The draft revision of the NPPF largely conserves current NPPF heritage policy. There is some tinkering at the edges, with text moved around and new headings added. The one or two more significant revisions are discussed here.
The proposed para. 189 (currently within para. 132) includes additional text confirming that when considering the impact of development on the significance of a designated heritage asset, great weight should be given to the asset’s conservation ‘irrespective of the degree of potential harm to its significance’. This is to bring the NPPF in line with statute and case law on listed buildings and conservation areas. Sections 66 and 72 of the Planning (Listed Buildings and Conservation Areas) Act 1990 require ‘special regard’ and ‘special attention’ to be paid to the desirability of preserving listed buildings and preserving or enhancing the character or appearance of conservation areas. This law does not refer to harm or to varying levels of harm, which the NPPF does.
Therefore draft para. 189 requires that any harm, even if it is ‘less than substantial’ (currently para. 134, revised and now proposed at para. 192), should be given ‘great weight ’ in the decision-making process. This approach has been reinforced by numerous court judgments, the two earliest examples of which being Barnwell Manor Wind Energy Ltd v East Northamptonshire DC and R. (on the application of Forge Field Society) v Sevenoaks DC from 2014. The insertion of this new text will not introduce any changes for heritage practitioners who have been working on this basis for a number of years now.
Proposed para. 192 deals with less than substantial harm to heritage assets and, as currently, requires harm to designated heritage assets to be weighed against the public benefits of the proposal. There is no longer the requirement of ‘securing its optimum viable use’. This is presumably to remove the uncertainty around what is ‘optimum viable use’, which to an owner may be the most lucrative development but to a decision-maker may be the least harmful to the asset.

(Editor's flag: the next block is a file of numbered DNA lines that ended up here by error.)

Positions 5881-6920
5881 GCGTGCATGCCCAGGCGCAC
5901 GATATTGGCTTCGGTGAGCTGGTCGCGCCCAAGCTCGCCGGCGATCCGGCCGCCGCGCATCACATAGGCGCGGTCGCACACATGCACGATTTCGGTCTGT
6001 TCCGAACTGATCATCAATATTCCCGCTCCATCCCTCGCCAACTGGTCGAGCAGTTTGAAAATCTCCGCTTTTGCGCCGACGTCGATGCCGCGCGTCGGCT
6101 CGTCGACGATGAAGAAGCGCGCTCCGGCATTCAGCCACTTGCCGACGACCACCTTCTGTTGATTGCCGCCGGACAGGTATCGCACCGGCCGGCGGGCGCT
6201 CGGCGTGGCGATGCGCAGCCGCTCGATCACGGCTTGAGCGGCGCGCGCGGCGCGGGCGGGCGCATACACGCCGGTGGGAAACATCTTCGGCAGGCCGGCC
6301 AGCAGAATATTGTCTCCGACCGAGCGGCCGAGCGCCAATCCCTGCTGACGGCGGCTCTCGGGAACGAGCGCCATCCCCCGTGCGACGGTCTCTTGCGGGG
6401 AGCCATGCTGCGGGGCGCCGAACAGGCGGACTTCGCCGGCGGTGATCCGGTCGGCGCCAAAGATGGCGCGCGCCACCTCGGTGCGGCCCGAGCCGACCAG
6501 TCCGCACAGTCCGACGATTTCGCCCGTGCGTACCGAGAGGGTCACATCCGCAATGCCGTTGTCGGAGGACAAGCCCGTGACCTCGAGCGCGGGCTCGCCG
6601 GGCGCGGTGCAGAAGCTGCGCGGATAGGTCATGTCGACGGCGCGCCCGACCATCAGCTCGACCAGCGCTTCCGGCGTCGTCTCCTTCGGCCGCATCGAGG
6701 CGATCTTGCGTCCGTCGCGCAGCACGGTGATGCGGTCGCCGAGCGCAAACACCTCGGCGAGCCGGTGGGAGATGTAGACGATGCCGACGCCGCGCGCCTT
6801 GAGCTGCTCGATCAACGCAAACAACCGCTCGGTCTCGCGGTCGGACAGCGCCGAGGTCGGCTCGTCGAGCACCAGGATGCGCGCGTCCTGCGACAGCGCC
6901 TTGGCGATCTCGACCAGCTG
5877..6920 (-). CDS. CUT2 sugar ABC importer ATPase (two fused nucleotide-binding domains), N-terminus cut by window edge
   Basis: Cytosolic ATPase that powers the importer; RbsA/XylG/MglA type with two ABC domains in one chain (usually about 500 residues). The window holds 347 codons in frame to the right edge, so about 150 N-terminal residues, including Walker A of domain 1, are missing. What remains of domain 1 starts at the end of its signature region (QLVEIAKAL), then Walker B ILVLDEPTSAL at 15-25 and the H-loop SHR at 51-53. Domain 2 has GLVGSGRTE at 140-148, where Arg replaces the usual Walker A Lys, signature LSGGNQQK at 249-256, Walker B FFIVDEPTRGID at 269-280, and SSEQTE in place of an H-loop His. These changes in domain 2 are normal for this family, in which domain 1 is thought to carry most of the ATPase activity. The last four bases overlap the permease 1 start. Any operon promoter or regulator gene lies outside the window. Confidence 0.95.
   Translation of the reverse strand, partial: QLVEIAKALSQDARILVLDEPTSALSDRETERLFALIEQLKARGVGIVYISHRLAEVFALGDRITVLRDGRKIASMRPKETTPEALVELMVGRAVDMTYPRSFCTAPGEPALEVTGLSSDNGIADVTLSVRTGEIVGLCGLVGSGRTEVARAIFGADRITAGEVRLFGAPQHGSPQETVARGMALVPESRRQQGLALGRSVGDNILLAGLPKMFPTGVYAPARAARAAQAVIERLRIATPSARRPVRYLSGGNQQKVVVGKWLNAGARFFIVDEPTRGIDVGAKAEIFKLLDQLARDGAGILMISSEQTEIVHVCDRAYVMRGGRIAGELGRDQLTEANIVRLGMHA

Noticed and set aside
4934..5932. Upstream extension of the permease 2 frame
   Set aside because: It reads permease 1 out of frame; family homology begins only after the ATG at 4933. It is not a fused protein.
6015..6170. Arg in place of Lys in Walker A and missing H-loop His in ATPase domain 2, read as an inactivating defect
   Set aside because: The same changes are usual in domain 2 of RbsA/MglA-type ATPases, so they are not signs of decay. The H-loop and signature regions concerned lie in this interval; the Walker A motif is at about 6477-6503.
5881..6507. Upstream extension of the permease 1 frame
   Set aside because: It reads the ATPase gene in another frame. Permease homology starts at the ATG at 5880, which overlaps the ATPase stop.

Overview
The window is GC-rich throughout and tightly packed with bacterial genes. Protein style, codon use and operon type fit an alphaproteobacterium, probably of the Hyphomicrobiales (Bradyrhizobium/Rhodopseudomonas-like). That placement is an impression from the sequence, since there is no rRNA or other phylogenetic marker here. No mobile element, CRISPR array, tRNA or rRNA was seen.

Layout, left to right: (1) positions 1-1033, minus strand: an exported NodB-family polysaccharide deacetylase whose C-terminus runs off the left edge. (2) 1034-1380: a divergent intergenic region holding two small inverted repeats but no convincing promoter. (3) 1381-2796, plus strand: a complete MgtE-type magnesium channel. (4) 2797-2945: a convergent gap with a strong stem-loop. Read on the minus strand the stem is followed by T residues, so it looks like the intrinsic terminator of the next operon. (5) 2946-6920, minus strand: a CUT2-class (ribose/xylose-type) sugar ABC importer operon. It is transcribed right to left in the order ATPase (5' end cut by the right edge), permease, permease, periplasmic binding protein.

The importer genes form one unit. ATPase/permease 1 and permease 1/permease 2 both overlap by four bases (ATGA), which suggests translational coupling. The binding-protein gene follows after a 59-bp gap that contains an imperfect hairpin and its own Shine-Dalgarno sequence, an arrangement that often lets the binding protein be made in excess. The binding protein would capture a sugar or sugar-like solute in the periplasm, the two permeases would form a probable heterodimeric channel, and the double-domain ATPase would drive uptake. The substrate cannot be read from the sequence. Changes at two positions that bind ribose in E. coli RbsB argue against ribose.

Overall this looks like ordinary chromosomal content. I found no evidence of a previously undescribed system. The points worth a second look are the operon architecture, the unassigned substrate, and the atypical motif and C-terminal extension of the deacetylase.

The draft NPPF also clarifies, at footnote 7, that with regard to the presumption in favour of sustainable development (paragraph 11), it is only policies relating to designated heritage assets that provide ‘a strong reason for restricting […] development’ (plan-making) or ‘a clear reason for refusing the development proposed’ (decision-taking), i.e. not non-designated heritage assets (except for non-designated heritage assets of archaeological interest, which are demonstrably of equivalent significance to scheduled monuments). The current NPPF leaves some room for interpretation around a similar aspect of the presumption (at footnote 9, relating to paragraph 14), by suggesting that policies including those for designated heritage assets are just examples. The draft NPPF usefully provides a clear, closed list which only references designated heritage assets.
One obvious error within the draft NPPF is the incorrect cross-referencing in para. 197 to the draft paragraphs that deal with ‘substantial’ and ‘less than substantial’ harm (which should be paras 191 and 192 respectively). This aptly highlights the confusion that arises when policies are updated and previously learnt paragraph numbers need to be re-learned!
The Annex 2 Glossary deletes the definition of ‘historic environment’ (possibly the current definition is too broad?) and for ‘significance (for heritage policy)’, it includes reference to the ‘Statement of Outstanding Universal Value’ for World Heritage Sites.
This draft NPPF revision could have - but has not - taken the opportunity to address a number of issues that we encounter when applying current NPPF polices, such as:
- defining ‘substantial’ harm (albeit national planning practice guidance attempts to do so);
- acknowledging that there is a significant range within ‘less than substantial’ harm from very minor harm to just below the threshold of ‘substantial’; and
- addressing the implications of schemes which involve both harmful and beneficial effects – can a weighting exercise be carried out to establish the overall harm, or otherwise, to a designated heritage asset?
The draft NPPF remains silent on these points, which unless amended in the final publication due before the summer, means it will continue to be up to practitioners to grapple with these ongoing issues. We would recommend that thought is given to incorporating these points.
It is to be hoped that the final drafting will both conserve and enhance the NPPF policy guidance for heritage assets.
See our other blogs in this series:
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